Underclass. African‐Caribbean families are statistically more likely to be matrifocal lone‐parent families (link to families). New Right sociologists argue that children from single parent families are more likely to commit crime because of the lack of a male role model, but also because of the creation of a workless, welfare‐dependent culture.

Broken Windows. Shaw and McKay suggest that inner city areas are transient communities that don't develop social solidarity and where new migrants don't put down roots. It is therefore likely that such communities are less likely to self‐regulate than suburban or rural communities, and are therefore more likely to have broken windows.


Relative Deprivation. For a variety of reasons, members of some minority‐ethnic groups are more likely to be working class or have a low income.

Social Exclusion. Racial discrimination can lead to social exclusion and marginalisation which, left realists also argue, can lead to criminality.

Ethnicity and Crime - If the Statistics are Misleading

One of the main explanations for this statistical picture, other than that minority‐ethnic groups really do commit more crime, is the effect of institutional racism.

In 1993, an 18‐year‐old man called Stephen Lawrence was murdered by a racist gang. The subsequent police inquiry was hugely unsuccessful ‐ nobody was successfully prosecuted until nearly 19 years later, despite lots of evidence including video footage of the gang bragging and planning how they would kill a black man ‐ and crucially didn't acknowledge the racist motives of the killers. A subsequent inquiry into the investigation, known as the McPherson Report, concluded in 1999. It made many recommendations relating to police reform and famously described the Metropolitan Police as being institutionally racist.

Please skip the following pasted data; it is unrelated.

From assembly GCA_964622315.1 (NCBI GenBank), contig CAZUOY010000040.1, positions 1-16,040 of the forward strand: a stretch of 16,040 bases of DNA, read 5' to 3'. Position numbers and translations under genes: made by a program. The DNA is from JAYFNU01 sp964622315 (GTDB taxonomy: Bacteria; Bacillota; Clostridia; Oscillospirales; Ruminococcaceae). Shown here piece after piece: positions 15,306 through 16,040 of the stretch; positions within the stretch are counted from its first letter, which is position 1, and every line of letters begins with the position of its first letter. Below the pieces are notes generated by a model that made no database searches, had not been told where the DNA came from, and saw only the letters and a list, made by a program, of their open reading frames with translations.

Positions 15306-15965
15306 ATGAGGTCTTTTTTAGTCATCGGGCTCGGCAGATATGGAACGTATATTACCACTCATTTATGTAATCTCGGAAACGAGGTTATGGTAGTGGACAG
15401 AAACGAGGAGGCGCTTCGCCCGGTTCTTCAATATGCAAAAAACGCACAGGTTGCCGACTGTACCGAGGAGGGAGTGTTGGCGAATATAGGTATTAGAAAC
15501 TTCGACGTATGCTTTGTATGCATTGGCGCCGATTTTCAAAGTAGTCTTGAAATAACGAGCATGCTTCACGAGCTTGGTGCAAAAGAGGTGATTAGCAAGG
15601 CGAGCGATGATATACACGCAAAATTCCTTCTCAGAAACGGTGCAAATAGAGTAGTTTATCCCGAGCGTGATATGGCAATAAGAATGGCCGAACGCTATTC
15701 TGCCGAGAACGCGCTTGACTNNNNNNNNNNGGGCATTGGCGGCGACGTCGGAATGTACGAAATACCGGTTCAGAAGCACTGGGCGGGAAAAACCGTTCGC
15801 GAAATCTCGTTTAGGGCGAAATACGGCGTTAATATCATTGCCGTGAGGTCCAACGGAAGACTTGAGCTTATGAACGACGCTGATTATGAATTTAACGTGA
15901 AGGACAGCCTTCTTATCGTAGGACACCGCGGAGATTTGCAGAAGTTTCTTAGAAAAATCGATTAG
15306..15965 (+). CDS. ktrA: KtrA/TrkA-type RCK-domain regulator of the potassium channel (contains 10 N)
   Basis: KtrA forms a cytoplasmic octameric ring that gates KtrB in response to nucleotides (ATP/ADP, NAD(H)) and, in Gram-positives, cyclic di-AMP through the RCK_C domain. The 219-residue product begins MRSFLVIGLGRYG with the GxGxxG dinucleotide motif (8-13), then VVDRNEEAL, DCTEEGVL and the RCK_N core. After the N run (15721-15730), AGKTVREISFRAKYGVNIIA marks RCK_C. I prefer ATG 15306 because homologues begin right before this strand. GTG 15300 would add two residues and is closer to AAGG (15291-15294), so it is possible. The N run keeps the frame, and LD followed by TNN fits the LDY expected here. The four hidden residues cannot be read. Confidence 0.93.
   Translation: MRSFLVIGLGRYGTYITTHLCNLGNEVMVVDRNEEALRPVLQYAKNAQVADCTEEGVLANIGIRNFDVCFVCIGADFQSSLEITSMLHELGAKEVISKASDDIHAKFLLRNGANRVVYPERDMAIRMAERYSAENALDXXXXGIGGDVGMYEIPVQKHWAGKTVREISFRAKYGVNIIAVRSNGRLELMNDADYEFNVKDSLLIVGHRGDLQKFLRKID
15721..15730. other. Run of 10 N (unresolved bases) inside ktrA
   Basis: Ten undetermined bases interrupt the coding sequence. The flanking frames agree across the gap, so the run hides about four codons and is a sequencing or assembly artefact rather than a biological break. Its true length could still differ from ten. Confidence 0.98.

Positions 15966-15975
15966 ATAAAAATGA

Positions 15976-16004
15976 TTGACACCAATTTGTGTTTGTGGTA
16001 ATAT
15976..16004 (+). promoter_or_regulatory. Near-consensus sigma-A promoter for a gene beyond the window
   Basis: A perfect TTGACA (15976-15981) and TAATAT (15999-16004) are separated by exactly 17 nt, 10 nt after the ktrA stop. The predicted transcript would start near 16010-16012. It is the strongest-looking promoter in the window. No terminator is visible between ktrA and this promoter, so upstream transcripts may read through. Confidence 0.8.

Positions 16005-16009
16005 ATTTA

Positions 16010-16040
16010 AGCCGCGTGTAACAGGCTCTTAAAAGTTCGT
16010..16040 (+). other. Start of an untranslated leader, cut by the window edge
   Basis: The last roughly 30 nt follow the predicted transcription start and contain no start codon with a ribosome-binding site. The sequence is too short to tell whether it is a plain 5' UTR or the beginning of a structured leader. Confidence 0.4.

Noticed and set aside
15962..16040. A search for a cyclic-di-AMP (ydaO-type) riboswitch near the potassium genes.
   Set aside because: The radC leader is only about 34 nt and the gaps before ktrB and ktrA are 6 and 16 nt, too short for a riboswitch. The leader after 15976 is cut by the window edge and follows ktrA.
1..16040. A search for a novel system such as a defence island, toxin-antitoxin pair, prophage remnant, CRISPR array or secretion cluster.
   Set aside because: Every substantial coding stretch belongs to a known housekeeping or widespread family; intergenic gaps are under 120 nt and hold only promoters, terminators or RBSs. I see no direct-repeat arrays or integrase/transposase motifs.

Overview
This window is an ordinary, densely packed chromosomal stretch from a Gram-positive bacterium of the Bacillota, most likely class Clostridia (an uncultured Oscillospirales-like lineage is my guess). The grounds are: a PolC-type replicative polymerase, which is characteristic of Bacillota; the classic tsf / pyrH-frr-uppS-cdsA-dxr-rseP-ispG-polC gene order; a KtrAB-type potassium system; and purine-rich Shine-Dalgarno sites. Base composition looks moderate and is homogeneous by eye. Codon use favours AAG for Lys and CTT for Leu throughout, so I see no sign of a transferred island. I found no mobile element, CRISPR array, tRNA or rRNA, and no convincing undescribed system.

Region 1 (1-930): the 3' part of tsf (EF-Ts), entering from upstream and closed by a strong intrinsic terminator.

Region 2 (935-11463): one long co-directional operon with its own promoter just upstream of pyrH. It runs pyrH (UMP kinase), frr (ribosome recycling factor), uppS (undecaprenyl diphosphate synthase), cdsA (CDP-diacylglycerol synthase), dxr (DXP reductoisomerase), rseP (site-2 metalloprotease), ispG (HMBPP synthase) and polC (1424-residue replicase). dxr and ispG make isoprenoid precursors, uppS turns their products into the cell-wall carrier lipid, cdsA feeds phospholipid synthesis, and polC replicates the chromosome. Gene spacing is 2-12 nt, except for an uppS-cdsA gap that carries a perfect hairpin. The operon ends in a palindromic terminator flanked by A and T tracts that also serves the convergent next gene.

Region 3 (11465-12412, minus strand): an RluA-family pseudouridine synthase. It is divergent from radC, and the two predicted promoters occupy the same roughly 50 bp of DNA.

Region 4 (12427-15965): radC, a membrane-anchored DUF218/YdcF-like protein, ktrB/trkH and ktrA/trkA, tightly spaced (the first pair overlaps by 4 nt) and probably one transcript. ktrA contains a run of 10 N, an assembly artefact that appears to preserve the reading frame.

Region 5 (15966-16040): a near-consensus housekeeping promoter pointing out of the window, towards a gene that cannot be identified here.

What was meant by this was that the problems with racism in the police were not just the product of a "few bad apples" but that the institution itself – its policies and procedures – were of themselves racist. It precipitated a sea change in equality legislation and policy: organisations now have to measure the impact of all their policies and procedures on specific groups having protected characteristics.

Some argue that police stop and search data reflect institutional racism: e.g. in 2014, the data showed 65 Black, 23 Asian, 28 mixed race individuals being stopped and searched per every thousand in the population, compared with 15 white individuals per every thousand.

This could be enough to account for the over‐representation of minority‐ethnic individuals in the official statistics. By stopping and searching a much larger number of individuals from those ethnicities, the chances of uncovering illegal activity is significantly increased.

While Stuart Hall explained why some minority‐ethnic individuals may actually have committed more crime, he also described the effect of a classic moral panic and how it could drive a fantasy crime wave where the actions of the police could give the impression of a significant increase in a particular type of crime (in this case mugging).